Leaders know generosity should be a hand up, not a handoutApr 10, 2021
By Suzanne F. Stevens
Pre-pandemic, consumers demanded organizations take more responsibility to address social gaps. According to Nielsen Research, 40 to 55 percent of buyers in 60 countries, across generations, will pay more for a product or service if they know it is having a positive social or environmental impact.
Cone Communication research shows that 9 out of 10 millennials would switch the brand they buy to support a particular cause.
During and post-pandemic, what was once a choice to answer the call is now a rallying cry to take a proactive role in our time's social, economic, and environmental issues.
With the increased acknowledgement that the vulnerable, marginalized, and unrepresented people have suffered the most during the pandemic, now is time to make your contributions count.
Contributions are not motivated by the adage: it's better to give than receive, implying I feel better when I giveth. To address what the world needs, we must consider not how we feel but our social impact.
Therefore, it would be more prudent to make conscious-contributions™. The conscious-contribution™ rule of thumb is that who, what, or where we contribute should be better off once we depart. Therefore, it is optimal to provide opportunity, not dependency, give a hand up, not a handout, focus on impacting you, not me.
Why leaders want to consider incorporate conscious-contributions™ now
By 2028, 75 percent of the workforce will be millennials, and of those, 76 percent consider a company's social or environmental contribution before joining an organization.
If employees find more meaning at work, they are more engaged and loyal to the organization. Result? Less employee turnover, less employee onboarding cost, more productivity.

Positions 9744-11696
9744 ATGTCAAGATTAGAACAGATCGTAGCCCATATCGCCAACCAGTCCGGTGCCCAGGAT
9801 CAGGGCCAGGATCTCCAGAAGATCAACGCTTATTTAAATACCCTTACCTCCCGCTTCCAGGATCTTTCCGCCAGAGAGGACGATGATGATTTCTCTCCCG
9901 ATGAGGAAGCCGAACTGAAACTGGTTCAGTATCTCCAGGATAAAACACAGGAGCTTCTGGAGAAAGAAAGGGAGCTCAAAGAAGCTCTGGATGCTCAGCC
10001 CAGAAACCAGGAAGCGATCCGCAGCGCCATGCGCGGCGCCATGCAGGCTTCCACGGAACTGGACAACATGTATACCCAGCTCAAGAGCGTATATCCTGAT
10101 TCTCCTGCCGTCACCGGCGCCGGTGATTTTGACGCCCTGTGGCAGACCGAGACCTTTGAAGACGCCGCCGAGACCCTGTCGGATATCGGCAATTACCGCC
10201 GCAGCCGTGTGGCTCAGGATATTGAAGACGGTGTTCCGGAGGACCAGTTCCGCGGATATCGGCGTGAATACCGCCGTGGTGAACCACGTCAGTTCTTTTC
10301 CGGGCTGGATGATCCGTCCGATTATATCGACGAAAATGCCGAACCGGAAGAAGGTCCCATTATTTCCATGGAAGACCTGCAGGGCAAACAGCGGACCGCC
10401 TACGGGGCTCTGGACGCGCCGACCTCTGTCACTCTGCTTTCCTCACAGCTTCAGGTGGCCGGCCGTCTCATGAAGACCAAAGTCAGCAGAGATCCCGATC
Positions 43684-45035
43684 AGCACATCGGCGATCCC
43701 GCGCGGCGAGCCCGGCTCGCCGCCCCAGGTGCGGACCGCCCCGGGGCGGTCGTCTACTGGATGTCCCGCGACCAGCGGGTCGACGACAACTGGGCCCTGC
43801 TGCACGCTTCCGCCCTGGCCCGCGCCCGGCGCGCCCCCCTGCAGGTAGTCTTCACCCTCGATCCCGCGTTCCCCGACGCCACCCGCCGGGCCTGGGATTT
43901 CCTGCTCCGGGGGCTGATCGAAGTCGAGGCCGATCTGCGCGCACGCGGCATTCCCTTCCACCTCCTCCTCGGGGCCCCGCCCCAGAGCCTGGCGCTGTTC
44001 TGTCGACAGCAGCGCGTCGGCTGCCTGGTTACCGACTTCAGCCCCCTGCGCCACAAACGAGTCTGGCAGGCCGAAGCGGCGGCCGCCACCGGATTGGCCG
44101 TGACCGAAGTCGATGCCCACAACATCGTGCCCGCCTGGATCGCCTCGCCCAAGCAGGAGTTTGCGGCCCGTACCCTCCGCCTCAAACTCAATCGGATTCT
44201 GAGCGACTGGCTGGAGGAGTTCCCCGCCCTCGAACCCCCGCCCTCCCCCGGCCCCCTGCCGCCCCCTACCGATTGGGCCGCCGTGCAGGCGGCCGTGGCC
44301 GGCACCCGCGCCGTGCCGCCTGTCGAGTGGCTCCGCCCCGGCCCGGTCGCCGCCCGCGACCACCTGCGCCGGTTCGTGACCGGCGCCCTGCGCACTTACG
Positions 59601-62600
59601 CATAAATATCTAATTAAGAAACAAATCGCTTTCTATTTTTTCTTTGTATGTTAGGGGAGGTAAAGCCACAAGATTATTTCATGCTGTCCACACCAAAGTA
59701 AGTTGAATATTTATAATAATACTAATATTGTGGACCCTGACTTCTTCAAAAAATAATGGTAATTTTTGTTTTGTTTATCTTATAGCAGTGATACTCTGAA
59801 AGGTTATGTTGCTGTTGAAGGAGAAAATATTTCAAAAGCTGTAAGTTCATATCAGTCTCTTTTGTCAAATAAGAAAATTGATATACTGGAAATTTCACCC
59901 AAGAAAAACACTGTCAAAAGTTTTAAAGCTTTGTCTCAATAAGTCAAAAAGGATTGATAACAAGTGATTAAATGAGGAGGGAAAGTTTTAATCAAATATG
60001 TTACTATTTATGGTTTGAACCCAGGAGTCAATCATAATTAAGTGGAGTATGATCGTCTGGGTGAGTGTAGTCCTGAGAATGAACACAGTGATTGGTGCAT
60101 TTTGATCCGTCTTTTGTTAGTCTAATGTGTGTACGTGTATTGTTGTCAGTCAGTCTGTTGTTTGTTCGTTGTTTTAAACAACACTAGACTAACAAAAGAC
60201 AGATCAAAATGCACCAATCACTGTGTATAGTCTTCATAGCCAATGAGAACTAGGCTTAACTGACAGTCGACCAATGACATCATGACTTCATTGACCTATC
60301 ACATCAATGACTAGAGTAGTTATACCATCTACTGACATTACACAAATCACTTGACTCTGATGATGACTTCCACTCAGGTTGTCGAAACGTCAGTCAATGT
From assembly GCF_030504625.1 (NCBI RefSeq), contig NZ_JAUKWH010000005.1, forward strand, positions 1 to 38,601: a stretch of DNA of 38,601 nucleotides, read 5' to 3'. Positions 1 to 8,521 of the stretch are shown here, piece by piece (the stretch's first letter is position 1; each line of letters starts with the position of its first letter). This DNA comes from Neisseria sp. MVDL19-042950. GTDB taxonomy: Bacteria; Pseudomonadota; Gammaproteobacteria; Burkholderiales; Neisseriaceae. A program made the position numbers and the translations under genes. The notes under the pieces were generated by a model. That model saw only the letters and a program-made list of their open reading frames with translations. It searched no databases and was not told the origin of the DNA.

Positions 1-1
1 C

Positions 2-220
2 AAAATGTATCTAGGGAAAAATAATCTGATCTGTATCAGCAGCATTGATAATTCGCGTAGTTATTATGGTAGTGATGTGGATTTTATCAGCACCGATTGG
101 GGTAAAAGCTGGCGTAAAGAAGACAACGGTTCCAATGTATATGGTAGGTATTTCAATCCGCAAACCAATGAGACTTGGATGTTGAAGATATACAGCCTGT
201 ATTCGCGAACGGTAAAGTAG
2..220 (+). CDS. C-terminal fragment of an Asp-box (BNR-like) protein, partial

Leaders have an opportunity to participate alongside colleagues on a project by outsourcing to an under-served community, conducting a literacy program, awareness campaign, or collecting soccer uniforms for children in need. Consciously contributing together allows for an opportunity to get to know colleagues personally.
The enduring benefit is elevated trust, deeper rapport, and flowing communication—and loyalty. The era of corporate social responsibility without employee engagement is going the way of the dodo bird.
To appeal to an employee's cause, an organization may want to consider conscious-contribution™ circles, where a group of value-aligned colleagues connect to an issue and contribute collaboratively. Through interdepartmental contribution, silos will crumble, and bridges built to effective communications.
So being better or different from competitors is not enough anymore. Being an organization that consciously contributes to society will attract, engage, and retain well-aligned customers, colleagues, and collaborators. Leaders will want to meet the call.
Suzanne F. Stevens, CSP, is founder of the YouMeWe Social Impact Group. She is a multi-award winning social entrepreneur, international speaker, community builder, and author. Her mission is to ignite a culture where your contributions count for you, your company and your community. To learn about Suzanne's book, Make Your Contribution Count, visit https://store.youmewe.ca/